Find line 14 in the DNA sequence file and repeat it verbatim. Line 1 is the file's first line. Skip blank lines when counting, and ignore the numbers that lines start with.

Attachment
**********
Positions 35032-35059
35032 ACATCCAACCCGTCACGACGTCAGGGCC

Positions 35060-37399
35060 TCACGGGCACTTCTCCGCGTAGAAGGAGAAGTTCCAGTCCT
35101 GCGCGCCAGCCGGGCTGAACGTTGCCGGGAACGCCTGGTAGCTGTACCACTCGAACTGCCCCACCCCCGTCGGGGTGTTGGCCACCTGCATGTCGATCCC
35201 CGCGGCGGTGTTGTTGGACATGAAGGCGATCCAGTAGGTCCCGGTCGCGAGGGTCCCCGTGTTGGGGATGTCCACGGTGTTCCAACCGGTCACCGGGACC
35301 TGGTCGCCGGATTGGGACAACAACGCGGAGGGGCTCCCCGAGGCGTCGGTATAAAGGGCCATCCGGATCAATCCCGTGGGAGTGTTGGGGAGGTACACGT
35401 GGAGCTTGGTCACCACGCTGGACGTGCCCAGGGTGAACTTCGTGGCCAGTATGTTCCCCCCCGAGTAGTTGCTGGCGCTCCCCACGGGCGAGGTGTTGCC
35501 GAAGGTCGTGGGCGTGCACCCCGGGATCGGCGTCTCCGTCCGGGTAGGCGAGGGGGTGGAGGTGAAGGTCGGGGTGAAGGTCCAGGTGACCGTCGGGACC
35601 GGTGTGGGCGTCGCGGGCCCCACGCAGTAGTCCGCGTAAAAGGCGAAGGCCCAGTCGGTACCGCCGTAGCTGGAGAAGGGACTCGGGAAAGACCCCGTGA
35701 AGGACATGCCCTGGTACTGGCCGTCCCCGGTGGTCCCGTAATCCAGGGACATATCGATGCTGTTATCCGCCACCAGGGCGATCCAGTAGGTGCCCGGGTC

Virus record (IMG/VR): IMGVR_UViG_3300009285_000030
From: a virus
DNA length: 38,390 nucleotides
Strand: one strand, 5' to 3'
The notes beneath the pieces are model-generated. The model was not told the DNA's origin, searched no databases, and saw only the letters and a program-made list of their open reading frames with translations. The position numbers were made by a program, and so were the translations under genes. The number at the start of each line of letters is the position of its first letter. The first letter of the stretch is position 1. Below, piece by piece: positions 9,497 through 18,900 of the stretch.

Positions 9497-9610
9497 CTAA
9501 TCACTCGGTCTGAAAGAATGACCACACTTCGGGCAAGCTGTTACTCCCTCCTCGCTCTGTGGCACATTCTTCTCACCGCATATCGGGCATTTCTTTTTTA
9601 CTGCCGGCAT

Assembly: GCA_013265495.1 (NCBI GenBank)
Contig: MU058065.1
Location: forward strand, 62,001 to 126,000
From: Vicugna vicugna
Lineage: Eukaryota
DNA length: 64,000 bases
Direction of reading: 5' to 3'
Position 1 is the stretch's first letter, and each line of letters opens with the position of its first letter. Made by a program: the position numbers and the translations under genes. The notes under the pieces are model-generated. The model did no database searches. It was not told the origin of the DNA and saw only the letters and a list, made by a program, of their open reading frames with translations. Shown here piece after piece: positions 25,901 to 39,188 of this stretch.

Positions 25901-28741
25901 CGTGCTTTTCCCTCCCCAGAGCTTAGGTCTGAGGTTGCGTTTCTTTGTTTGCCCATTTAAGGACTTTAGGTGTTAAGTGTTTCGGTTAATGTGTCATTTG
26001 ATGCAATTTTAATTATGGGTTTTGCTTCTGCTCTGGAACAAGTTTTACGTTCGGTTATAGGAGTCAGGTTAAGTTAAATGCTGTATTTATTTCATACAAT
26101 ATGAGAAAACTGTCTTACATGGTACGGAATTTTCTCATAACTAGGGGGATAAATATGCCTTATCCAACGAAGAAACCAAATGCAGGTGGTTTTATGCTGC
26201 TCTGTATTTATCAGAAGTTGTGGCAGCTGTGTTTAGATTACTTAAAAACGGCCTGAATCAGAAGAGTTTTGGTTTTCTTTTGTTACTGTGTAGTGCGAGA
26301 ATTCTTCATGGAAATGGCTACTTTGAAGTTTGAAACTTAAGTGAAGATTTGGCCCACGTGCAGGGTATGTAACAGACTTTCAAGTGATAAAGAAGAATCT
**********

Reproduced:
DNA length: 38,390 nucleotides